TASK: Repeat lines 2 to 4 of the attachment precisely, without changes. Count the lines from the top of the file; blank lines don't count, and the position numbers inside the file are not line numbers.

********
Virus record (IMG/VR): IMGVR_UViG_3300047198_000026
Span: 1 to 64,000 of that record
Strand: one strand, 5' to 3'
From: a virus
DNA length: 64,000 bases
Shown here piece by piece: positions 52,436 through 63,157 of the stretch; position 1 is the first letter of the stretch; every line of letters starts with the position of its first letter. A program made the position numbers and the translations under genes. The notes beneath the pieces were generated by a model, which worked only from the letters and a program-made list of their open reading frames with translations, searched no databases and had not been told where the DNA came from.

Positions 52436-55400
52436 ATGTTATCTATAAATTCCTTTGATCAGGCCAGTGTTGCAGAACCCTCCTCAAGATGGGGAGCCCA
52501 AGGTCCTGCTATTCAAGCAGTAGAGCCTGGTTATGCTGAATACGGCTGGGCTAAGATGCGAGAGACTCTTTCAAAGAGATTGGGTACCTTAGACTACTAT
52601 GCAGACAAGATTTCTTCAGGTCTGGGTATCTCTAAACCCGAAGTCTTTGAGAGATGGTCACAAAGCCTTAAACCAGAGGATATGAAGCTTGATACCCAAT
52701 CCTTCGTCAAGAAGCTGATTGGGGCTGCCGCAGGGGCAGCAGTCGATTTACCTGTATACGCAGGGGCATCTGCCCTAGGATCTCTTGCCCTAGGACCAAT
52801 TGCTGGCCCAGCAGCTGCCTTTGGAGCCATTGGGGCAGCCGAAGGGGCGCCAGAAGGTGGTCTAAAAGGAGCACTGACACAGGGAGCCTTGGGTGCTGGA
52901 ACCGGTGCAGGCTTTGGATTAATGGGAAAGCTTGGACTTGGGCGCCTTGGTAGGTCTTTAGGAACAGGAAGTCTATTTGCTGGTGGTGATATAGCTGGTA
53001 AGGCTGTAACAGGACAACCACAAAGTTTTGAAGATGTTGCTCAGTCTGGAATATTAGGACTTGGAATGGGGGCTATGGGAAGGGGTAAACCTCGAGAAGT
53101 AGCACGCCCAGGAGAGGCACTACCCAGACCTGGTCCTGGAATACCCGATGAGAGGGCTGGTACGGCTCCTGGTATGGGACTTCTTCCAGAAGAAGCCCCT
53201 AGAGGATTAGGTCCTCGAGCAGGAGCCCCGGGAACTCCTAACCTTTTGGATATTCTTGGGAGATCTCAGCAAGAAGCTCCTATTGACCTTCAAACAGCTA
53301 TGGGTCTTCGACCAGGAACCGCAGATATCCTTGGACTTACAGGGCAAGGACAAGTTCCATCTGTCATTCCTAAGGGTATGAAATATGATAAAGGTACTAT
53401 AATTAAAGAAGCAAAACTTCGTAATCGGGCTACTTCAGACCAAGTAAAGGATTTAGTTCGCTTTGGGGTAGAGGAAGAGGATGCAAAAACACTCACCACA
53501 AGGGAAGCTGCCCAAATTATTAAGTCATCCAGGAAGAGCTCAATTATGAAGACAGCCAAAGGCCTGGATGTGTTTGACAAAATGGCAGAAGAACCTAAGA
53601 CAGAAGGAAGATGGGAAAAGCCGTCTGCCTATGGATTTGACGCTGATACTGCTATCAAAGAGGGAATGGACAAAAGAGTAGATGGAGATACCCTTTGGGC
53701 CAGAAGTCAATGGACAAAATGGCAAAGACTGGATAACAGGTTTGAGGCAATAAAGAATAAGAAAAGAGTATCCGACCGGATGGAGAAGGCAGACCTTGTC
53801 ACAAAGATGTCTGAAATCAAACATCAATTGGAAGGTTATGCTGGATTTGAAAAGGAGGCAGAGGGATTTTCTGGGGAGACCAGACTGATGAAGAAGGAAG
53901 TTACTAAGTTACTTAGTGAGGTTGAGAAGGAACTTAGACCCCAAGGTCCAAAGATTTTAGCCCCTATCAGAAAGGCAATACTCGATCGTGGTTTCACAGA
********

Span: 1 to 64,000 of that record
Strand: one strand, 5' to 3'
From: a virus